AKA: Los Angeles County, Courthouse Administration Building and Mall, Los Angeles, CA; Mosk, Stanley, Courthouse, Los Angeles, CA

Structure Type: built works - public buildings - courthouses

Designers: Austin, Field, and Fry, Architects (firm); Martin, A.C. and Associates, Architects (firm); Stanton and Stockwell, Architects (firm); Williams, Paul R. and Associates (firm); Wilson and Associates (firm); William Allen (architect); John Corneley Wilson Austin (architect); Albert Carey Martin Jr. (architect); Jesse Earl Stanton (architect); William Francis Stockwell (architect); Paul Revere Williams (architect); Adrian Jennings Wilson (architect)

Dates: constructed 1956-1958

8 stories

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111 North Hill Street
Los Angeles, CA 90012-3107

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An association of four significant Los Angeles firms--Austin, Field, and Fry, Paul R. Williams, Stanton and Stockwell, and Wilson and Associates--pooled their talent to design this courthouse. Architect Paul R. Williams (1894-1980) had a close professional relationship with John C.W. Austin (1870-1963), having worked for him as both a Designer and Chief Draftsman between 1921 and 1924. The location of the courthouse had been set aside in the 1947 Civic Center Master Plan; construction on this badly-needed facility began in 1956 and was finished two years later, with an official dedication on Halloween, 10/31/1958. This building was the first dedicated space built for the Los Angeles Superior Court since the previous 1891 courthouse, a structure that had suffered serious damage in 1933's Long Beach Earthquake. Court officials renamed the building in 2002 for Stanley Mosk (1912-2001,) who had served as CA's Attorney General (1959–1964) and its longest-tenured State Supreme Court Justice (1964-2001).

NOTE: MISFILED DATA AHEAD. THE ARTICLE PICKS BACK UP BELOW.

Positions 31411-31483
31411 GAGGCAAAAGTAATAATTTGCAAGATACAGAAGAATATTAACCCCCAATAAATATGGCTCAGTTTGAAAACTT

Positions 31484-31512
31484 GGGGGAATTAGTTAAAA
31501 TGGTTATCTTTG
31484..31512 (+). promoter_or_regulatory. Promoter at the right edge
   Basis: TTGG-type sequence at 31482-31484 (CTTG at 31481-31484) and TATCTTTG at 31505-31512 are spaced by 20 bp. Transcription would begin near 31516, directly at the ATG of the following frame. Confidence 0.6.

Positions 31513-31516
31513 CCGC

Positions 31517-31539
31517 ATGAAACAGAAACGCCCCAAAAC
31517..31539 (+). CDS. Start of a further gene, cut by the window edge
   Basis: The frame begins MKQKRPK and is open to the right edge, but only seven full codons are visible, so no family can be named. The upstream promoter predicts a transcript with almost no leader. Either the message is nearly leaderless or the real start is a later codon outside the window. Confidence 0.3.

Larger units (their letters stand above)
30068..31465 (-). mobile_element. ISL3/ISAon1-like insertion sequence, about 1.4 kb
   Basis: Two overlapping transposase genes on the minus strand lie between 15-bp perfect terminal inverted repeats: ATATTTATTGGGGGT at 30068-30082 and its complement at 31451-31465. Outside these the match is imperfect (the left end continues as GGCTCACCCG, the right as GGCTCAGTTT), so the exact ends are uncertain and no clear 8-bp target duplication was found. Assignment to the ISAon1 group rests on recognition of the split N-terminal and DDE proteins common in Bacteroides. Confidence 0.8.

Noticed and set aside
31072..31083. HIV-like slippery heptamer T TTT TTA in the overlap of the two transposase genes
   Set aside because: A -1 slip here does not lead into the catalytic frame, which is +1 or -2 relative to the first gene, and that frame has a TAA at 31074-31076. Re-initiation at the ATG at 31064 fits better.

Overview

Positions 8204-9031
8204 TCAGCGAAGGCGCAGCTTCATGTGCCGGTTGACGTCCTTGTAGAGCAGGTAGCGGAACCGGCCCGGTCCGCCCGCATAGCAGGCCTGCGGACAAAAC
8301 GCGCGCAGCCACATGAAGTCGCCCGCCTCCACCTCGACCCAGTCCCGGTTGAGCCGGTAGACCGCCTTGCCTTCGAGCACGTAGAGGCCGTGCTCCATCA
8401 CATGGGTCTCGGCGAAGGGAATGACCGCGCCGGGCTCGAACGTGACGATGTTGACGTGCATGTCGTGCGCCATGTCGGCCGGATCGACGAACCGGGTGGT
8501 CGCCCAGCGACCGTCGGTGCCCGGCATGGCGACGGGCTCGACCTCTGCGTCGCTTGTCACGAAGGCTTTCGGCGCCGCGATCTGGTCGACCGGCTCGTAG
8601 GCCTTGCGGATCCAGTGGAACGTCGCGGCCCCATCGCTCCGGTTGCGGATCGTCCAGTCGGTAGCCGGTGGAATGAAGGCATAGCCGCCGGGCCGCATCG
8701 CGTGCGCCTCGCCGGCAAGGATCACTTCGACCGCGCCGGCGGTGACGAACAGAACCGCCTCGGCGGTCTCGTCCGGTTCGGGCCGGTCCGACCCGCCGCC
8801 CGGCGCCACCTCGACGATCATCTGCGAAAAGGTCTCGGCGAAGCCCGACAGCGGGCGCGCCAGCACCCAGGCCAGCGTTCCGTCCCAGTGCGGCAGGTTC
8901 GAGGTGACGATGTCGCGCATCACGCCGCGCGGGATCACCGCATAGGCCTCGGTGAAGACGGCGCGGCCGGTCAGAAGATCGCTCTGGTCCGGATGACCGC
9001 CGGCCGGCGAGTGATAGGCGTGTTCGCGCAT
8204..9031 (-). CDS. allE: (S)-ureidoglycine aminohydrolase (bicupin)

Located on a noticeable slope,the immense Mosk Courthouse covered two city blocks and was configured in an H-shaped plan, with the building's long axis (comprising the center line of the H,) pointed southeast and northwest. Portions of the H had different heights; the North Hill Street (southeast) facade rose six stories, the North Grand Avenue (northwest) side, eight. In 2014, it had two main administrative parts. According the Los Angeles Superior Court's web page: "Stanley Mosk Courthouse on Hill St. handles both Civil Unlimited and Civil Limited matters. Stanley Mosk Courthouse on Grand Ave. handles Family Law, Probate and Small Claims matters." (See "Stanley Mosk Courthouse,"Accessed 02/06/2014.) The section A clock on the courthouse's eastern facade contained numerals from clocks functioning in the first Los Angeles Superior, "Clocktower" Courthouse (1859) and the second, red sandstone building (1891). According to the Los Angeles Conservancy: "The Hill Street entrance features terra cotta relief sculptures, designed by sculptor Donal Hord, depicting allegorical representations of Truth, Law and Justice. The Grand Avenue entrance features an integrated, terra cotta sculptural group titled Foundation of Law designed by sculptor Albert Stewart, with three figures representing the legal traditions upon which America was founded: Mosaic Law, with Moses representing Judeo-Christian heritage, Magna Carta, with a 13th century knight representing English Common Law, and Declaration of Independence, depicted by Thomas Jefferson." (See "Stanley Mosk Courthouse / Los Angeles County Courthouse,"Accessed 02/06/2014.) The Mosk Building was Modern in style, but did not have the light, curtain wall of other notable contemporary skyscrapers, such as the Crown Zellerbach Building in San Francisco (1959) or the Norton Building in Seattle (1959). In comparison, it looked heavy, retaining some features of WPA Moderne buildings, most notably on the austere Hill Street facade. Tel: 213.974.5201 (2014).

PCAD id: 10660